It is said that he has a trumpet which reaches from the East to the West or from earth to heaven, and he is spoken of as the Master of the Trumpet. Since the day God created him he has stood with his eyes fixed on God and the trumpet to his lips, awaiting the command to blow. When the command comes and he blows, then all the living will die, but since it will also be the Resurrection Day, all the dead will rise and present themselves for the accounting. (13)
Kiarostami suggests something resembling a rebirth through the ending of Taste of Cherry. The visceral experience of the trumpet resounds through the rest of the sequence, which shows the soldiers, who have stopped drilling, cavorting in the springtime hillside. Is the camera analyzing them, taking account of them as it drifts by? When the trumpet blows, the film is nearly over – its two-hour slumber complete, now the audience has to rise and account for itself.
- Abbas Kiarostami, “An Unfinished Cinema,” pamphlet written for the Centenary of Cinema, December 1995, and distributed in Odeon Theater, Paris. Press pack, The Wind Will Carry Us.
- An Iranian viewer may be reminded of No Ruz, the New Year, which arrives around the spring equinox in March. Kiarostami uses this holiday as a structuring end in his “script” for The White Balloon (Jafar Panahi, 1995). Elaine Sciolino, Persian Mirrors: The Elusive Face of the Iran (New York: The Free Press, 2000), 66.
- If a viewer doesn’t know what Kiarostami looks like, the context suggests that this is a director figure.
- Perhaps this compares to De Sica’s use of sounds in Umberto D, which add new dimensions rather than just illustrate the plot – for example, by associating opera music with Umberto’s landlady, De Sica contrasts Umberto’s basic problems and inexpressible emotions of suffering with the overblown, melodramatic expressions of suffering used not for the experience of the emotion, of the singing, but merely as a confirmation of her own social status. Peter Bondanella, Italian Cinema: From Neorealism to the Present (New York: Continuum, 1996), 66.
- Traditional, Public Domain. Cab Calloway sings another verse: “Folks, now that you’ve heard my story – say, boy, hand me another shot of that booze – if anyone should ask you, tell ’em I’ve got those St. James Infirmary blues.”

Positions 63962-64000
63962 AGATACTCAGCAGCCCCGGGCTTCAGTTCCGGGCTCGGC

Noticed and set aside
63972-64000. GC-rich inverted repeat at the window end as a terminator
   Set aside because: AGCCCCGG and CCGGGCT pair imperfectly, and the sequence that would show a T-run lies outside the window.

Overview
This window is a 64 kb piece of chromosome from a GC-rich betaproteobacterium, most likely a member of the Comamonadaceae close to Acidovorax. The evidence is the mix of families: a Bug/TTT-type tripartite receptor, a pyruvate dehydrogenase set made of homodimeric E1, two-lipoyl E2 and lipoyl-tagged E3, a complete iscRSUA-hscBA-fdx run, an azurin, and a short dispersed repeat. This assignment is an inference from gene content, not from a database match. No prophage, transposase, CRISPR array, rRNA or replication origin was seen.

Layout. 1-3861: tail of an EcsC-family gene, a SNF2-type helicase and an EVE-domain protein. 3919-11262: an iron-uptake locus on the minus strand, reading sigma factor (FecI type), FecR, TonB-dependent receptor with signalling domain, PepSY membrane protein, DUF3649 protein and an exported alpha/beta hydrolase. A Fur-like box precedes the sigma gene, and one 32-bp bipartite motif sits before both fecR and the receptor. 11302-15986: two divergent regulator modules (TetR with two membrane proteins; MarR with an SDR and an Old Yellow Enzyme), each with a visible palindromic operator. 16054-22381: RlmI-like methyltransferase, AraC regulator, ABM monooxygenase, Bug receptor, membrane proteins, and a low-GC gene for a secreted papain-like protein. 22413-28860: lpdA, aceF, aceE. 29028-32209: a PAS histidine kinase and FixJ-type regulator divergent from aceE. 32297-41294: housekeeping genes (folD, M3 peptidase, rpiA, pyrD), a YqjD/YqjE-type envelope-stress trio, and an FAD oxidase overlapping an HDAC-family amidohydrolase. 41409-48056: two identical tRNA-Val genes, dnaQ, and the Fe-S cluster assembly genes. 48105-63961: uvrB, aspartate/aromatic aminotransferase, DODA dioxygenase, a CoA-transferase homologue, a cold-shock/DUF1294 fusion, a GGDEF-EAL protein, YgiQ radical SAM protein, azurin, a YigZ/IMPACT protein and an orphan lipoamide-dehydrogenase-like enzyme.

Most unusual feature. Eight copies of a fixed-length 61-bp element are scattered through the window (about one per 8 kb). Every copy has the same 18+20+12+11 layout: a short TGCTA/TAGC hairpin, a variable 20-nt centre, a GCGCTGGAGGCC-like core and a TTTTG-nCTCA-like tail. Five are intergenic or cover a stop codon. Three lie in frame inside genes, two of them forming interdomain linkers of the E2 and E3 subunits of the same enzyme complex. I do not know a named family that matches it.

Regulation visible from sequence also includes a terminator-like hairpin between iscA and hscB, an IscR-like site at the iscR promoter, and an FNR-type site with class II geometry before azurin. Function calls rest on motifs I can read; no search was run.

- Peter Greenway, Iran (Oakland, CA: Lonely Planet, 1998), 214. Though several other places in Iran claim their town as his birthplace, Mazar-é Sharif is generally agreed to be the correct location.
- Sciolino, 173.
- Ibid., 173.
- Jalal Al-I Ahmad, Occidentosis: A Plague From the West, trans. R. Campbell, ed. Hamid Algar (Berkeley, CA: Mizan Press, 1984), 27.
- Sciolino, 173-4.
Every year for centuries on the anniversary of Hosein’s death [Hosein is the grandson of the Prophet Mohammad], men and boys … have flagellated themselves with chains and beat themselves over the head. … For Shiites, the battle of Karbala [a legendary battle where Hosein successfully defended his family and followers] is the equivalent of the passion and crucifixion of Jesus, the self-flagellation reminiscent of the medieval practice of self-mutilation, carrying of the Cross, and physical deprivation that survives in parts of the Christian world today.
- André Bazin, “The Ontology of the Photographic Image,” What is Cinema? Volume I, trans. Hugh Gray (Berkeley, California: University of California Press, 1967), 14.
- Jonathan Rosenbaum, “Fill in the Blanks,” Chicago Reader, May 1998, accessed at http://www.chireader.com.
- Bess Allen Donaldson, The Wild Rue: A Study of Muhammadan Magic and Folklore in Iran (New York: Arno Press, 1973), reprint of 1938 edition published by Luzac (London), 75-76.